Tinctures: Do It Yourself Herbal Medicine

As my fingers strike the keys, my throat burns, it feels like a small match as been lit between my tonsils. My temples pulsate to the tempo of my typing. I'm in trouble. I've got something resembling a cross between a sinus infection and a cold. Luckily, I've got an antidote. As cold and flu season looms ominously before us, I have been busy in my kitchen preparing herbal tinctures.

I rely on tinctures as both preventative medicine and as my first line of defense against colds and minor upsets.

Over the next few weeks, I'll be posting a series of tincture recipes that you can make in your kitchen.


What is a tincture?

A tincture is a herbal infusion, where fresh or dried herbs are blended with either alcohol or (in the case of this recipe) apple cider vinegar. The result is a liquid medicine taken usually by the teaspoonful.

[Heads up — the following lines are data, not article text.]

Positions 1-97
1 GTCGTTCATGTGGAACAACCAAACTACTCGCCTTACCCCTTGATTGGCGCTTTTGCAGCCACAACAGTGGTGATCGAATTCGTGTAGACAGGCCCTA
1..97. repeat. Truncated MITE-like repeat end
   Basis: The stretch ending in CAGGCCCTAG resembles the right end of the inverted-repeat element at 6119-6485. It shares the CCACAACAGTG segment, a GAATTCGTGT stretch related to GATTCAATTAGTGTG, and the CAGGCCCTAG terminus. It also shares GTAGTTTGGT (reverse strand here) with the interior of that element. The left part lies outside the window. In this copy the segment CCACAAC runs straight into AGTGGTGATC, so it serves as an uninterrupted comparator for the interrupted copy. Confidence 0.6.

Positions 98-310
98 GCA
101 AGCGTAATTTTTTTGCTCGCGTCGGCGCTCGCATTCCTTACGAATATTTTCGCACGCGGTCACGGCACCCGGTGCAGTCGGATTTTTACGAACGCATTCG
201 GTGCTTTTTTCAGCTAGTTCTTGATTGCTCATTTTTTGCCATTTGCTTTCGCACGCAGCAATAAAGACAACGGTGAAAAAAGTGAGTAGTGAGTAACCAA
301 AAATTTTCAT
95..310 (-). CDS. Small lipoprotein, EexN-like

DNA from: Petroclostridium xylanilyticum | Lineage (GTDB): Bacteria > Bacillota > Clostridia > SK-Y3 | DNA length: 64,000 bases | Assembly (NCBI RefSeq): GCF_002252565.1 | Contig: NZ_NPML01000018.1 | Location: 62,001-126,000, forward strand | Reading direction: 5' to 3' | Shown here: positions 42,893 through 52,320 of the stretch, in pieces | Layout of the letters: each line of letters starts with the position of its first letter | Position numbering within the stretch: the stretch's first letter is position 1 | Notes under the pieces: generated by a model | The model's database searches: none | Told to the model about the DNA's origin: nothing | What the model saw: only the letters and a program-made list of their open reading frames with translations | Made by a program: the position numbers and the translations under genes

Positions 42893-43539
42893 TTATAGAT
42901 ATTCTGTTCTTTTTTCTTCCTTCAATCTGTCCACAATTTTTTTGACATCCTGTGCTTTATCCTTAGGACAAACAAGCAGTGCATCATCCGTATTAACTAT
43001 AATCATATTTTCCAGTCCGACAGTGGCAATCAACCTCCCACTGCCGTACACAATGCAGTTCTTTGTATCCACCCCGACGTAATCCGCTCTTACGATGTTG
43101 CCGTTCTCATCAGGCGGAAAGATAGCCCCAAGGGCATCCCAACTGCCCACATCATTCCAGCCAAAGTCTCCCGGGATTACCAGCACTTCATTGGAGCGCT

Tinctures date back to the Egyptian times where formulas for cordial infusions were found and preserved. Tinctures were used prevalently in Medieval Europe and are a part of traditional Chinese, Indian (Ayurvedic) and African herbal medicine.

I first encountered the making of tinctures during my Ayurvedic studies. Tincture making is empowering and surprisingly easy.

Here is my recipe for an apple cider vinegar based tincture to combat coughs-

Cough Tincture

Handful of fresh basil

1 tablespoon of dried anise seed

1 clove of ginger

apple cider vinegar


Wash and chop the fresh basil on a cutting board then place the cuttings inside a clean mason jar.

Wash and chop your ginger and ad the slices to the mason jar along with the anise seed.

Pour your apple cider vinegar over the herbs until they are covered.

Affix the lid tightly and shake vigorously.

Store the mason jar in the fridge for two weeks shaking daily.

After two weeks, you'll be ready to strain the liquid using a cheesecloth or strainer into amber or cobalt bottles.

Store your tincture in the refrigerator and use within six months.

For adults 1 tspn when needed. For children 1/2 tspn when needed.  For toddlers 1/4 tspn when needed.

*This recipe uses apple cider vinegar so that it is safe for children and pregnant women. You may substitute 80 proof vodka.